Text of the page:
Monday 26 May 2014

GOLD and the CBGA 4

The New Central Bank Gold Agreement - CBGA 4

On May 19, 2014 the European Central Bank announced a new Central Bank Gold Agreement - CBGA - amongst 20 European countries.

Why is this catching the attention of the investors in Australia?


The first CBGA was signed in 1999, limiting the amount of Gold that signatories can collectively sell in any one year to 400-500 tons. There have since been two further agreements, in 2004 and 2009.


The new agreements are important to the Gold Market for 3 reasons:

1) First, they mark an ongoing commitment by some of the world largest holders of gold to coordination and transparency in the gold market. 

Back in the late 1990s, uncoordinated gold sales by European Central Banks had a significant destabilizing impact on the Gold market.

2) Secondly, they clearly restate the importance of Gold as a reserve asset in Europe.

3) Thirdly, they provide solace to gold producing countriesincluding Australia - that uncoordinated gold sales by some of the world largest holders would not undermine their economic development.


An important difference between these agreements and the previous ones is that CBGA 4 contains no quantitative ceiling. 

CBGA 1, 2 & 3 each contains an annual cap on the amount of gold that can be sold collectively of between 400-500 tons per year.

The lack of a quantitative ceiling this time around reflects the fact that there is no longer any appetite for gold sales.

Having sold this substantial amount of gold under CBGA 1 & 2 and a smaller amount under CBGA 3 European central banks are clearly now comfortable with the level of gold in their reserves.

For the foreseeable future the message is very clear: European gold sales are over.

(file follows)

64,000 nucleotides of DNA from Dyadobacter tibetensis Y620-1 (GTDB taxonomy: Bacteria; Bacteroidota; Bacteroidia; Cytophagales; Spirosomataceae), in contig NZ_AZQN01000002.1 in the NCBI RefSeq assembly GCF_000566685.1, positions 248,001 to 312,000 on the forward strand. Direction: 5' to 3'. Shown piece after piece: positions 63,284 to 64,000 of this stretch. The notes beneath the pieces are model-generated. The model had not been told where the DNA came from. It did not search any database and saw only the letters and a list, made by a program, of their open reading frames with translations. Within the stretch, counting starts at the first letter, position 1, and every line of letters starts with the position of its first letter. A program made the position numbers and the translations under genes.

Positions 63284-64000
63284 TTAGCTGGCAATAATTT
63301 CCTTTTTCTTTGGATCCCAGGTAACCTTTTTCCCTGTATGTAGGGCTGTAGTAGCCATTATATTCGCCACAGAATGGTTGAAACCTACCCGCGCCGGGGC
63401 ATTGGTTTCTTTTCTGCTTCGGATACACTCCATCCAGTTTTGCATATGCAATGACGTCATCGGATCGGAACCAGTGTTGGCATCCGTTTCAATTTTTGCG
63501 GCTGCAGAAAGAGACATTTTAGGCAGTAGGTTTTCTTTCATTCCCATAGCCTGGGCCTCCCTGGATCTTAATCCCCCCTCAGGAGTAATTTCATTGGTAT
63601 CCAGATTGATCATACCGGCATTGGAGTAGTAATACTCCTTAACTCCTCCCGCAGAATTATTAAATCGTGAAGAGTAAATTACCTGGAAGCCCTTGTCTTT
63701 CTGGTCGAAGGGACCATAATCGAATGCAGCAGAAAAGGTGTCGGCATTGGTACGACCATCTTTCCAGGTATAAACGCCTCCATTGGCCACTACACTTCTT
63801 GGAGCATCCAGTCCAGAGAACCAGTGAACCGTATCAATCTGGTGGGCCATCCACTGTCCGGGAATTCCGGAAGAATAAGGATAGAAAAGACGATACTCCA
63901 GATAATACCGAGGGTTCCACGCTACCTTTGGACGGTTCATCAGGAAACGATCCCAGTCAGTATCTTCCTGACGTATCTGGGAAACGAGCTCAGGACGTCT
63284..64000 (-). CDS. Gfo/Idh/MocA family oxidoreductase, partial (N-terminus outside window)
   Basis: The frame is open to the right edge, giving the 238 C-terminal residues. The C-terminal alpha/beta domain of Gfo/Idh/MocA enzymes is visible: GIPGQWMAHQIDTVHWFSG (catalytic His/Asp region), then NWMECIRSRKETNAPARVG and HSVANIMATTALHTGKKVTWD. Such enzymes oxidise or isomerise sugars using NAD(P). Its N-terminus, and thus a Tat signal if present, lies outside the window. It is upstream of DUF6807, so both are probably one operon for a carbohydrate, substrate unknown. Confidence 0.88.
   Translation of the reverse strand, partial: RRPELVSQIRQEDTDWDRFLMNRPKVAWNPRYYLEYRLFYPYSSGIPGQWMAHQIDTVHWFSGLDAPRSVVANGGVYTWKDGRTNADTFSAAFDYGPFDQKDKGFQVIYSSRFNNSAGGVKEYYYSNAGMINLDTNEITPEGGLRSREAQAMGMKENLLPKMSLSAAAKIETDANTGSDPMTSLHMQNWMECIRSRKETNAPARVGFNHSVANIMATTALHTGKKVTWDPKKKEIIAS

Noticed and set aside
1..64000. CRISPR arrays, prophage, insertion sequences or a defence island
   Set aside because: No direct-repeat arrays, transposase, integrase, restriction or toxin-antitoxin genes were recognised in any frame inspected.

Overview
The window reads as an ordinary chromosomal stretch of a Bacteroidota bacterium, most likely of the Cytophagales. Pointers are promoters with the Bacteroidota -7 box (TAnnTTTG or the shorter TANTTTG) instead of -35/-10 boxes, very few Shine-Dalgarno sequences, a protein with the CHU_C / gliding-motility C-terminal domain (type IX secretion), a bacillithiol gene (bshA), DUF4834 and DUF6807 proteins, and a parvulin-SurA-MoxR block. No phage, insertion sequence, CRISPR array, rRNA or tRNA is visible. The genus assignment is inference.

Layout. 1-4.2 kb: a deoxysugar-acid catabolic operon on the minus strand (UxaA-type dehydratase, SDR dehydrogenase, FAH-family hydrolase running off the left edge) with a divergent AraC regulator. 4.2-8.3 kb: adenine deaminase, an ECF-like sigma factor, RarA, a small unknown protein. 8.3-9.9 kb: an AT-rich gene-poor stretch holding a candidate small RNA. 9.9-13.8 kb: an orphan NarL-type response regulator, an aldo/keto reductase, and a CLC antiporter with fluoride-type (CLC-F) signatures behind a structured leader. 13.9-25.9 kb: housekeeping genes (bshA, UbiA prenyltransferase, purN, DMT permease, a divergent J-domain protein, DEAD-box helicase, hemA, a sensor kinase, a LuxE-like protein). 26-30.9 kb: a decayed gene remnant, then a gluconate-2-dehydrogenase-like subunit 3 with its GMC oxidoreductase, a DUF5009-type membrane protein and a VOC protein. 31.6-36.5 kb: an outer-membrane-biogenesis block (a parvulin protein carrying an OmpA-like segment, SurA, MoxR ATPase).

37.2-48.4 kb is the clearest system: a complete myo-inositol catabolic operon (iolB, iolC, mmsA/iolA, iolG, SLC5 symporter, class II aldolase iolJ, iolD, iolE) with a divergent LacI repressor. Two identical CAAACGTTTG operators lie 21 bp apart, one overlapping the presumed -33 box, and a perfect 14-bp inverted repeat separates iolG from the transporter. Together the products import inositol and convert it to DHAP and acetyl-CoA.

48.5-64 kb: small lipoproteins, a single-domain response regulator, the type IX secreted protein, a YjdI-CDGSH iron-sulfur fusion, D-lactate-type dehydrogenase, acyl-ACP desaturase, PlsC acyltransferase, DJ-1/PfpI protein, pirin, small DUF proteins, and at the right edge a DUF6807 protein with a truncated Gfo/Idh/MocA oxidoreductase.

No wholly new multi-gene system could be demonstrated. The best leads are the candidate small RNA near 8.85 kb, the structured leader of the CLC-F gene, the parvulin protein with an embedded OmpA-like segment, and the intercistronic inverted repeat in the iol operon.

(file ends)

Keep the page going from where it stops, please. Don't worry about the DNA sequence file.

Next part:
In 1999, as the first agreement was supposed to be enforced on Sept 26,  Gold roared to USD 320 from 252.7 (+26.67%), displaying two huge gaps in early September.

After six months of very high volatility the yellow metal was subsequently hammered back to the lowest low, forming a triple bottom. 

Hence, what it's supposed to happen on September 27, 2014 when the fourth GBCA is going to be enforced? Let's see the weekly & daily charts.

weekly chart - click to enlarge

Conventional Technical Analysis would trust the double bottom in the weekly chart above but it doesn't give you a reasonable timeframe for this to occur.

The Elliott Waves are a bit more helpful by revealing that the wave count  requires one more leg down (wave 5) in the weekly chart  before starting a new uptrend. This should take few months and September is far away.

If the latter is true, Gold should move a bit further down to the area 1174-54 (or lower) in 5 smaller waves to establish a primary low. Afterwards, it might resume the trend up.

Equal probability for the targets further down to 1089 and to the area 1043-1032.


likely: 1174-1154 (to form a triple bottom)
possibly: 1089 (to reach the theoretical fibo target)
maybe: 1043-1032 (to sit on the primary support)


- The 7-8 doji candles which made the apex of the symmetric triangle in the daily chart below denotes a very low trading volume due to public holidays in the US market (Memorial Day)

- Besides, Gold is quoting now at 1293, which is the perfect centre balance of the triangle. See the 4-hour chart below. 

Daily chart - click to enlarge

4-hour chart - click to enlarge